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The Science of Plant Morphology: Definition, History, and Role in Modern Biology

Donald R. Kaplan
American Journal of Botany
Vol. 88, No. 10 (Oct., 2001), pp. 1711-1741
Stable URL: http://www.jstor.org/stable/3558347
Page Count: 31
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The Science of Plant Morphology: Definition, History, and Role in Modern Biology
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Abstract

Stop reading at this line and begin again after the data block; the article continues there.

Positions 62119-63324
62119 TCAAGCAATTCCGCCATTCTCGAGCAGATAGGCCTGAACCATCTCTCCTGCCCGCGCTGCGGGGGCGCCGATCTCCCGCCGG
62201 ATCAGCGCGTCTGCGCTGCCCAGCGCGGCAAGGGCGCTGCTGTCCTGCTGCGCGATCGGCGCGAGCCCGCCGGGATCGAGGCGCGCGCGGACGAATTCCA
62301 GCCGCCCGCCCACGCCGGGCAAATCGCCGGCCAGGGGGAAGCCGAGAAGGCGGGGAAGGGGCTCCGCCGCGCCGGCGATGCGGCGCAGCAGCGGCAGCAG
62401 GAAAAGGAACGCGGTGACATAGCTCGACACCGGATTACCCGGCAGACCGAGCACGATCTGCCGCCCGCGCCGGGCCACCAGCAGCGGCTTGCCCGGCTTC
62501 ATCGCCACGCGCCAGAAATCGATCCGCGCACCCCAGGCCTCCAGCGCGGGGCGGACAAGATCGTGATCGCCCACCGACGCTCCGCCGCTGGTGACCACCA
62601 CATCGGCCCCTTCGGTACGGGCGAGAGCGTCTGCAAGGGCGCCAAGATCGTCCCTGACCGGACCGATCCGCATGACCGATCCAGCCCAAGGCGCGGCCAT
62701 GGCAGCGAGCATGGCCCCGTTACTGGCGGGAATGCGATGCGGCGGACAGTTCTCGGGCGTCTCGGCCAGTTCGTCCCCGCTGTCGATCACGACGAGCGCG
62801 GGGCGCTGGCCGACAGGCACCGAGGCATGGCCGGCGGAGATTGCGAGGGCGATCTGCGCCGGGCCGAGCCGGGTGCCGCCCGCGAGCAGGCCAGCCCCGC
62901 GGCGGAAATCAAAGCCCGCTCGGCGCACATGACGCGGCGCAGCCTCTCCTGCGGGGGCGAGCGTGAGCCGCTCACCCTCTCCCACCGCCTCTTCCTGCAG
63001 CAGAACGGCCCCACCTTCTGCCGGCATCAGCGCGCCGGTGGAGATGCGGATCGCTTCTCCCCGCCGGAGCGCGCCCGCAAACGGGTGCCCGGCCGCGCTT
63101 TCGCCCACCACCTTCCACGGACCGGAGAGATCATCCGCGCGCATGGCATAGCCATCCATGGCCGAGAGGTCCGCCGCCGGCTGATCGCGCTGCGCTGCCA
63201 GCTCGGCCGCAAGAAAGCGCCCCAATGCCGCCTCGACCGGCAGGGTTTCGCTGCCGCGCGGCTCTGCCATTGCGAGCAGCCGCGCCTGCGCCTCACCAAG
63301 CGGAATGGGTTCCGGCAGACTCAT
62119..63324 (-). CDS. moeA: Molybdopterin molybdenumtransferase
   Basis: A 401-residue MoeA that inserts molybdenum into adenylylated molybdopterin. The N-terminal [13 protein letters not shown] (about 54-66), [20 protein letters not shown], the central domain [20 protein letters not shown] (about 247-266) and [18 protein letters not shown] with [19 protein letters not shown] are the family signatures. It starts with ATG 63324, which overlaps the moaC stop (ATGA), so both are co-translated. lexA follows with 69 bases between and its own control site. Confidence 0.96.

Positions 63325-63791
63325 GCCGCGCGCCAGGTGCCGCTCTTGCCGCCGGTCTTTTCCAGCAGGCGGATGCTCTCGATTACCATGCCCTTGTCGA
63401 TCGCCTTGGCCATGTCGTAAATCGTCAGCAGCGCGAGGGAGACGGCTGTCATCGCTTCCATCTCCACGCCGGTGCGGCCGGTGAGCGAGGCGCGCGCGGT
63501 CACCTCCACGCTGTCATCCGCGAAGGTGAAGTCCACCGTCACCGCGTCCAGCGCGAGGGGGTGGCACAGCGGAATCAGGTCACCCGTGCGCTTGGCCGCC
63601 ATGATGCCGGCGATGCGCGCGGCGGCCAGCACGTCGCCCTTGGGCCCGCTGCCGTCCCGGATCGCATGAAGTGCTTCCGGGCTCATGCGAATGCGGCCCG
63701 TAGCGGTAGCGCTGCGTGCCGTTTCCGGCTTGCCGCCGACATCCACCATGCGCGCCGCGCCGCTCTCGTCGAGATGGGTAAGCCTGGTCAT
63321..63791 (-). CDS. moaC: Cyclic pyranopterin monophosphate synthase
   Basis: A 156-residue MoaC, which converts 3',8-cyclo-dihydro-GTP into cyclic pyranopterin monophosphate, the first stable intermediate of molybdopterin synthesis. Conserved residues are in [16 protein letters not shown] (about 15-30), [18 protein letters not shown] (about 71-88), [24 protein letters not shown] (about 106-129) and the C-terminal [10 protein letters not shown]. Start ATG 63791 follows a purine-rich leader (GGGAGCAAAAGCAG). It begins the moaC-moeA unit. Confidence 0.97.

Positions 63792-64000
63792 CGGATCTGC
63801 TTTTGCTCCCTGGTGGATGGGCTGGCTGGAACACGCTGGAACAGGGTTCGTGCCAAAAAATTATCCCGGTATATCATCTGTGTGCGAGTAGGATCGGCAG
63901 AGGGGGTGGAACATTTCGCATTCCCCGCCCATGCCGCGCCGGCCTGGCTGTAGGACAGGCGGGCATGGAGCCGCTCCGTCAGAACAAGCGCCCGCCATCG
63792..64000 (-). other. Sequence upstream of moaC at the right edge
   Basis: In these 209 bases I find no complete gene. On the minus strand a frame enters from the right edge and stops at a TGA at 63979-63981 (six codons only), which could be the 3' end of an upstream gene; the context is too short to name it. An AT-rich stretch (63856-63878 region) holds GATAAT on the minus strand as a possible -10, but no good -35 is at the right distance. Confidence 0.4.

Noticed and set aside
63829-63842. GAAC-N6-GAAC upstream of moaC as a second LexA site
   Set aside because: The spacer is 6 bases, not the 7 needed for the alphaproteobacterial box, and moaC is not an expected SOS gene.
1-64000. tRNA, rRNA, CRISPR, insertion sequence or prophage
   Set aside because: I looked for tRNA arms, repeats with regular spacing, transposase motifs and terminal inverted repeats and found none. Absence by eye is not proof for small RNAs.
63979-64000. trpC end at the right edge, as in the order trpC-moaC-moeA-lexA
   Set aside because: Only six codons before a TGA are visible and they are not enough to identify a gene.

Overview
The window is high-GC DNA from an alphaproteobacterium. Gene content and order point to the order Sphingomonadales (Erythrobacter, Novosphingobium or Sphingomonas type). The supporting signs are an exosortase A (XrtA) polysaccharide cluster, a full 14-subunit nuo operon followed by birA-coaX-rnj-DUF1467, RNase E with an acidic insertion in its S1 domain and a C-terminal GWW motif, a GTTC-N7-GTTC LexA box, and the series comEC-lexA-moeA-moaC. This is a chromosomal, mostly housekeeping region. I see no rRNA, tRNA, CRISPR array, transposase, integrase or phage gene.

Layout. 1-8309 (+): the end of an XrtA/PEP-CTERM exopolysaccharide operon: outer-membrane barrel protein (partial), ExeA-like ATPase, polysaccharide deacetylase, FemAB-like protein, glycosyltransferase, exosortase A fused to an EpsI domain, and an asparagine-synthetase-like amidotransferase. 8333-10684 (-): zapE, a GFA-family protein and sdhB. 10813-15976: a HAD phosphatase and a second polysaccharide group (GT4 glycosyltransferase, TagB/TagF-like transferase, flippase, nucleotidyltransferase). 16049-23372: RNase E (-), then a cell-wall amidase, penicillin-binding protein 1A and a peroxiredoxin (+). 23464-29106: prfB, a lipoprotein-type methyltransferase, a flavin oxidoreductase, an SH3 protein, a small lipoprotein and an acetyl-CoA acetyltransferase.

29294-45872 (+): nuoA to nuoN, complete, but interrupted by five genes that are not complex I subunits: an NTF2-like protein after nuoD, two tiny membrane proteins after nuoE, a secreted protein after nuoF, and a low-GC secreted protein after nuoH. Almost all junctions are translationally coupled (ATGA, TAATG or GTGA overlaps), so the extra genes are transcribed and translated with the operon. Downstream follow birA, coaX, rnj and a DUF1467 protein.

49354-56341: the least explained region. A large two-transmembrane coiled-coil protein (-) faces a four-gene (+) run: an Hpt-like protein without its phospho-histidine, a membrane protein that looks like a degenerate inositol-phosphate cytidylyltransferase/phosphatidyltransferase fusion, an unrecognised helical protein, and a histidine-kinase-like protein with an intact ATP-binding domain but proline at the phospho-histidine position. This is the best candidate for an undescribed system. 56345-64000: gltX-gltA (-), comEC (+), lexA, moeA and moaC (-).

As a scientific discipline, plant morphology is 211 yr old, originated by Goethe in 1790. It is a discipline that has largely been Germanic in practice. Because it took its origins from the study of the natural history of plants and the United States is principally an engineering society, the discipline of plant morphology in its pure form has never been widely practiced in this country. What has been labeled "plant morphology" in the United States has served largely as a handmaiden for systematics, using morphological characteristics to carve up diversity into its systematic subunits. Because the heart of plant morphology as a science is a focus on the convergences rather than the homologies in a phylogenetic sense, the German tradition of plant morphology is a unifying science that focuses on fundamental themes that transcend systematic boundaries. This paper traces the history of the science of plant morphology through the lineage of its principal practitioners: Goethe, Hofmeister, von Goebel, and Troll. It also evaluates the principles of plant morphology by applying them to the phyletically diverse Pteridophytes, showing that contemporary members of that group exhibit levels of shoot organization comparable to that of seed plants and discusses the implications of these findings.

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